By Joe Spector WG’07
Editor’s note: A shorter version of this post was originally published on LinkedIn.
As a second year Wharton MBA, my friend and I entered the Wharton Business Plan Competition. We made it to the semi-finals and, with an abundant amount of optimism, we pushed forward with our venture. In short, it did not work out. Along the way, I learned a few lessons, and I offer them here. Failure, after all, is a great, if painful, teacher.
A great idea is not enough
Having a great idea does not mean having a great startup. While it may seem brilliant to arrive at a clever business idea, it is merely one of many pre-requisites for entry into the entrepreneur club. Success depends on the execution, not the idea. Anyone can have ideas, few can execute them.
Know how to code
For a tech startup, it is crucial that at least one of the founders can code. This is important because the founder(s) need to be directly involved in architecting the product and not be reliant on explanations given by others regarding what’s possible or implications involved with making certain changes. It’s also helpful because you can make quick adjustment and put together A/B tests without having to wait on others. Be cautious about starting a tech venture without this key component.
Contractors come with hidden costs
Contractors will never work as hard as founders or employees. It’s a fine short-term strategy until your company is off the ground, although there’s no such thing as short-term in the beginning. Most of the time, contractors are remote and work on multiple projects. This inevitably leads to miscommunication or misunderstandings, which in turn lead to costly delays. The quality of work will likely not be as high because they don’t have a long term stake. Also, contractors work on a project basis, so a new person/contractor coming in will have to spend time understanding the earlier work before being able to move forward.
Get to market & iterate
Get to market as quickly as possible and iterate. Don’t over research. In fact, you may not even need to write a business plan. This may be counterintuitive for business school thinking, but what you find out from actual users will show you things that you won’t find doing research. In the business plan, you build the perfect product and your customers behave according to the identified patterns. In reality, there’s a difference between what you think you will build and what you actually build given resource and time constraints. Focus on releasing a minimum viable product (“MVP”). This will allow you to move beyond your theories and into market realities. Make changes from there based on actual customer feedback and work towards making a product they love.
Be prepared to spend
Unless you know a billionaire or have a track record of success, be prepared to invest your own money to build the product and get to proof of concept. Investors today want to see some revenue or existing customers before investing. Getting to that point takes time and money. Be prepared to invest $100,000 of your own into this venture. That amount could come from your time and not necessarily be cash, but consider this your $100,000 investment and ask yourself whether you are willing to pay such an opportunity cost.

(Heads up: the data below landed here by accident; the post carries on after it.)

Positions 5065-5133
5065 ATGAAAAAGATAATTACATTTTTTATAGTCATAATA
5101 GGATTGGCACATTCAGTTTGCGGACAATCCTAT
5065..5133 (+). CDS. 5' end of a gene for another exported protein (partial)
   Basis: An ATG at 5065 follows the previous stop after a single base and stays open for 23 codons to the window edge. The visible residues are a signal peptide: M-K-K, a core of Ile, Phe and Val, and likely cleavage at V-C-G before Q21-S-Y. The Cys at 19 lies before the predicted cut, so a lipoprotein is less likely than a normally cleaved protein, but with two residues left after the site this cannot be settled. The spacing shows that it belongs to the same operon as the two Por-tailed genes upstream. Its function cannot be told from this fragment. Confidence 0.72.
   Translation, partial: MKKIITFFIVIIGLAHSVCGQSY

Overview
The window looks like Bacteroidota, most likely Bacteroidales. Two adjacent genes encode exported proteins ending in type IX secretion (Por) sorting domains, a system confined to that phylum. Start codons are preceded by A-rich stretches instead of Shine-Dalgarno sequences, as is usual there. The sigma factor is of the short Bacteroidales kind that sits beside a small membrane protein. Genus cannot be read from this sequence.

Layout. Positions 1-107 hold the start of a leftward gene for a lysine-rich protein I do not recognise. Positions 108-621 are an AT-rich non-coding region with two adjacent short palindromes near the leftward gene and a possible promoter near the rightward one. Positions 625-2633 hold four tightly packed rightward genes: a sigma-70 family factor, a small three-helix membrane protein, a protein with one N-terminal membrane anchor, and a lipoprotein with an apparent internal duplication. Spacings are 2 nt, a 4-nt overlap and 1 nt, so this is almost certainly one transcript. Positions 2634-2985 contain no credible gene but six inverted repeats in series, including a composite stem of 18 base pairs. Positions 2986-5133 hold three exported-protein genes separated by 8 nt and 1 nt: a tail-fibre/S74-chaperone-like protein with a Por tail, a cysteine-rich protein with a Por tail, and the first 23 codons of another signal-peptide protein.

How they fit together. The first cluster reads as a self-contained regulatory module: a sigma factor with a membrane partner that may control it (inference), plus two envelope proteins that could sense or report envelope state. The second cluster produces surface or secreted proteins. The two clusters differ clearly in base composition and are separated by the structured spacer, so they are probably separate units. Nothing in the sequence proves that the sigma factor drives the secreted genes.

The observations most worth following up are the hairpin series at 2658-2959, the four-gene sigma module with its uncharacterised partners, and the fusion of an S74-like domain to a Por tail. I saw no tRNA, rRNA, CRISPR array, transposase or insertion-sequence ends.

There will be hidden costs
Many entrepreneurs try the tech route because of its perceived lack of barriers to entry and low cost. There’s this false thinking that “I can build Twitter in a day.” This is seen as opposed to healthcare, for example, which could take years of trials and millions of dollars to get a product out. However, what tech lacks in physical capital costs, it more than makes up in human capital costs—most notably engineers. Even the biggest runaway hits like Instagram and WhatsApp had about a dozen employees and needed to raise millions of dollars to support salaries.
Forget public relations
You might think that being in the New York Times or TechCrunch will bring you tons of new customers, but it really won’t. Another perceived reason for focusing on PR is to get funding. Know that smart investors are going to ask for your metrics rather than be swayed by your smoke and mirror stories. Spending your time on PR takes valuable time away from focusing on your top priorities such as product, customers and revenue. Positive coverage should be the effect of your accomplishments, not the cause.
Things big and small will go wrong. It’s better to admit to the problems, face them head on, and learn from them rather than justifying the shortcomings and only looking at the bright side—you may end up going blind. You will also lose your team’s trust. If you aren’t honest with them when things are going wrong, they will think either that you’re a liar or that you’re incompetent.